“Facts About Site Investigations” describes the many aspects of an investigation and why they are an integral part of all marine construction projects.
A site investigations is the first step toward a successful dredging project. Conversely, an inadequate site investigation is one of the most frequent causes of delay and of additional unexpected, unbudgeted costs. With modern techniques and computer-based site investigations, accurate preparation has become realistic and it will help define the design of the project and will limit, as much as possible, conflicts arising because of unforeseen conditions. For a “ground examination”, data collection of three aspects are recommended: geological and geotechnical evaluations; bathymetric surveys; and environmental assessments. This will answer some basic questions such as:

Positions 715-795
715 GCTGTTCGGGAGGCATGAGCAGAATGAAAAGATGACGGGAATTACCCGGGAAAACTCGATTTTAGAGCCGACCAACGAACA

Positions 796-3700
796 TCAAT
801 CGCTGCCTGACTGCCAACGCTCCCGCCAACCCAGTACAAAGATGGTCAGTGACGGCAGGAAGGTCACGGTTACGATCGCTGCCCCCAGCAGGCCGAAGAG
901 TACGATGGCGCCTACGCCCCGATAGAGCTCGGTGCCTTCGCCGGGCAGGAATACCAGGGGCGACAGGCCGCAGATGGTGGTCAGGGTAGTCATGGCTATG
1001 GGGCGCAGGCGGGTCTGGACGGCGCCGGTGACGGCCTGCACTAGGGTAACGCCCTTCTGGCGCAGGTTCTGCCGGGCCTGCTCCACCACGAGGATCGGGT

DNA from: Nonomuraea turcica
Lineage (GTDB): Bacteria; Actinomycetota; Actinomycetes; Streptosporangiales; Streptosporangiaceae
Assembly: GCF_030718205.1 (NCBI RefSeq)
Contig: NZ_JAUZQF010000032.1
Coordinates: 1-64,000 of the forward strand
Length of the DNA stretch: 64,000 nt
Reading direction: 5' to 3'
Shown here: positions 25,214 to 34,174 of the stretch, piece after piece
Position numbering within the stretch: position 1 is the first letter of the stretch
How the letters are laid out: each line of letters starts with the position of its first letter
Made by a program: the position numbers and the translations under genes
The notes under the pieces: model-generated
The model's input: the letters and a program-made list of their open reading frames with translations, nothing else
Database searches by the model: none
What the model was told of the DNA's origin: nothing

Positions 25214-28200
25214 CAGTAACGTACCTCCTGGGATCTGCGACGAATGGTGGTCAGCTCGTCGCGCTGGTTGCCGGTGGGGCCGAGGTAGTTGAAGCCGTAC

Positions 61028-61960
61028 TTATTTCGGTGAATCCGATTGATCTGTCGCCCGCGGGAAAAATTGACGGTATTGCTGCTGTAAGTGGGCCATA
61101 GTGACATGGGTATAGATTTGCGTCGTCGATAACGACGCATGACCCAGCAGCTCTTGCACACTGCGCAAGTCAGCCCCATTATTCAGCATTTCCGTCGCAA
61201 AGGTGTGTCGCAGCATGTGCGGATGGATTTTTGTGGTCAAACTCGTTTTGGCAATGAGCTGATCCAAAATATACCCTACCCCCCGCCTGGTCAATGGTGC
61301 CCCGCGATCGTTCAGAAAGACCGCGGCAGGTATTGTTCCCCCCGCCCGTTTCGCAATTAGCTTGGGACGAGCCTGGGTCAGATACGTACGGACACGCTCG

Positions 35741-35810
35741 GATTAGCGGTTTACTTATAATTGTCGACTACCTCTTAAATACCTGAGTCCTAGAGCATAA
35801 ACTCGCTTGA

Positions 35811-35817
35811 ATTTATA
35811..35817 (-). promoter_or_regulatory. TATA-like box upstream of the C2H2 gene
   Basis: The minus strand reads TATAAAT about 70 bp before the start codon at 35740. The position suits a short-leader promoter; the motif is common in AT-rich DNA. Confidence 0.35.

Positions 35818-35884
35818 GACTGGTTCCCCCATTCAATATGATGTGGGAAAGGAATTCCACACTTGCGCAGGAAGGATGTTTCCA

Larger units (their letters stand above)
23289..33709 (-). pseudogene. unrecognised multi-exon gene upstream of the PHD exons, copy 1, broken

- What types of soils and material are present?
- Are these materials dredgeable?
- What type of equipment and plant will be needed?
- What will the wear and tear on plant be?
- Is the stipulated budget feasible for the work to be carried out?
- Why do site investigations matter?
- When is a site investigation necessary?
- When should a site investigation take place?
- What constitutes a thorough site investigation?
- What are geotechnical and geological evaluations?
- How is geological data gathered?
- What is a bathymetric survey?
- What are environmental assessments?
- What tools are used for site investigations?
- Are there specific site investigation techniques for rock?
- How many samples should be collected?
- What are other aspects of a site investigation?
- Who is responsible for the site investigation?
- What are the advantages to a site investigation?
- Who benefits from a good site investigation?